Oil price war: An alternate theory on why Russia left the OPEC+ regime
A theory that has failed to gain as much traction - but that is likely closer to the truth - is that Russia and OPEC knew they needed to make additional cuts to respond to a coronavirus-triggered plunge in demand, but disagreed on how much they should be.
The OPEC+ meeting on 9 March was the first time in three years of price-stabilisation cooperation that Russia and the cartel were unable to agree on the size of cuts. When Russia vowed to produce as much as it wanted once the current OPEC+ agreement ends on 31 March, Saudi Arabia struck back by offering discounts to its main buyers in Europe and Asia, and the price of oil plummeted to $31 per barrel.
Read more: Oil slumps to lowest level since 2016
Some pundits have posited that the Russians decided to ratchet up their output to finish off the US shale industry, which lots of experts say will be unable to weather prices that drop much further.
The Russians' motive, the argument went, was revenge for US sanctions against Russia's energy industry, particularly the Nord Stream 2 gas pipeline that will supply Europe once it's completed next year.
|Some pundits have posited that the Russians decided to ratchet up their output to finish off the US shale industry, which lots of experts say will be unable to weather prices that drop much further|
The 'retaliation-against-the-US' argument fails to meet muster, however. For one thing, it presumes that Russia is no longer interested in an OPEC+ price-control mechanism. But after the Saudis began selling oil at rock-bottom prices, Russian Energy Minister Aleksander Novak said that his country remains open to price-control discussions with OPEC.
In addition, Saudi Arabia and another key OPEC member, the United Arab Emirates, have said that they, too, are open to another round of OPEC+ talks. The Russians also know that the US shale industry has rebounded from difficulty before.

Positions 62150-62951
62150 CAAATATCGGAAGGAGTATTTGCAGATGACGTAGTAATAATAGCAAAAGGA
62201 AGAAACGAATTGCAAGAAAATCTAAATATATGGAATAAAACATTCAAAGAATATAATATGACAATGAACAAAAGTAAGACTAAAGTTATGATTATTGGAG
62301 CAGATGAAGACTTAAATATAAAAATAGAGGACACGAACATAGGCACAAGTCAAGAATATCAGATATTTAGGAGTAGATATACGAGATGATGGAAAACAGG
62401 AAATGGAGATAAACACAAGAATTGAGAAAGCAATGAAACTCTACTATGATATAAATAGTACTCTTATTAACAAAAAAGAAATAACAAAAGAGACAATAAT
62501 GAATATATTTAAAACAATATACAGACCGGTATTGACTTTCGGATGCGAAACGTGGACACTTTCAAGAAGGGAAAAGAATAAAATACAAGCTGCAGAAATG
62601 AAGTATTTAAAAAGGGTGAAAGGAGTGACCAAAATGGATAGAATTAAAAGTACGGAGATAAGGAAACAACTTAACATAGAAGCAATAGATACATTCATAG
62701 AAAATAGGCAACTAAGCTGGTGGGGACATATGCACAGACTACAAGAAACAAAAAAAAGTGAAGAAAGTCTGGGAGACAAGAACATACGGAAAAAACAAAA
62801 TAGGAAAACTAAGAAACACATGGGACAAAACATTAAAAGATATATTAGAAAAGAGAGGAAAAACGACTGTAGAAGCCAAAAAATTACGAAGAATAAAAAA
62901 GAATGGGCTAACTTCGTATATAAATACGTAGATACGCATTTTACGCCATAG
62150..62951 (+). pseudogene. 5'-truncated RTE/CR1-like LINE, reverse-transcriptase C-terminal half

When oil prices fell a few years ago to a level that would have made the shale industry unprofitable, it found cheaper ways to extract oil, keeping it in the global game.
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In fact, that rebound was the main reason why Moscow entered into its price-control partnership with OPEC in the first place.
Another consideration is that recent consolidation in the US shale industry means it is more resilient than ever to low prices. In 2019 alone, there were $96 billion worth of mergers and acquisitions in the sector.
Although Russia recently broke its all-time oil output record, a cloud is hanging over future production. Current output is mainly from West Siberia, where most fields have matured.
Russia needs to tap fields in East Siberia and the Arctic to prevent production from peaking in 2024. But US and European sanctions have cut off Western funding for these fields, as well as the cutting-edge technology needed to work in their difficult geologies.
The Russian government can use its $150 billion rainy-day fund to develop oil projects, of course. But a key concern will be that if prices remain low for years to come, the projects may not pay off.
The government has set a number of conditions for financing oil-development projects, and a major one is that it will commit to funding only if prices are expected to remain above $42 a barrel. Low oil prices will also hurt Russia's plans to develop its Northern Sea Route – sending oil from the Far East to Europe in tankers plying a warmer Arctic Ocean.
|The bottom line is that both Russia and Saudi Arabia have reasons to return to an OPEC+ price-control regime|
Oil prices that continue foundering pose risks for Saudi Arabia as well. Although it enjoys the world's lowest production costs, it needs a certain price to make a profit. All-out production will militate against that. An example is that Saudi Arabia experienced a record $98 billion budget deficit in 2015, when oil prices averaged $45.
Another factor that could increase Saudi Arabia's risk is how the current transition in its leadership plays out.
Read more: Could coronavirus impact oil markets?
The bottom line is that both Russia and Saudi Arabia have reasons to return to an OPEC+ price-control regime. In addition to the economic benefits they have reaped from this arrangement, the two have become closer geopolitically, which has increased the stature of both in the Middle East and beyond.
Although their current oil-output spat will test their relationship, both would be better off not contemplating a divorce.
Rauf Mammadov is resident scholar on energy policy at The Middle East Institute and senior adviser at the Gulf State Analytics. He focuses on issues of energy security, global energy industry trends, as well as energy relations between the Middle East, Central Asia and South Caucasus.
Follow him on Twitter: @RaufNMammadov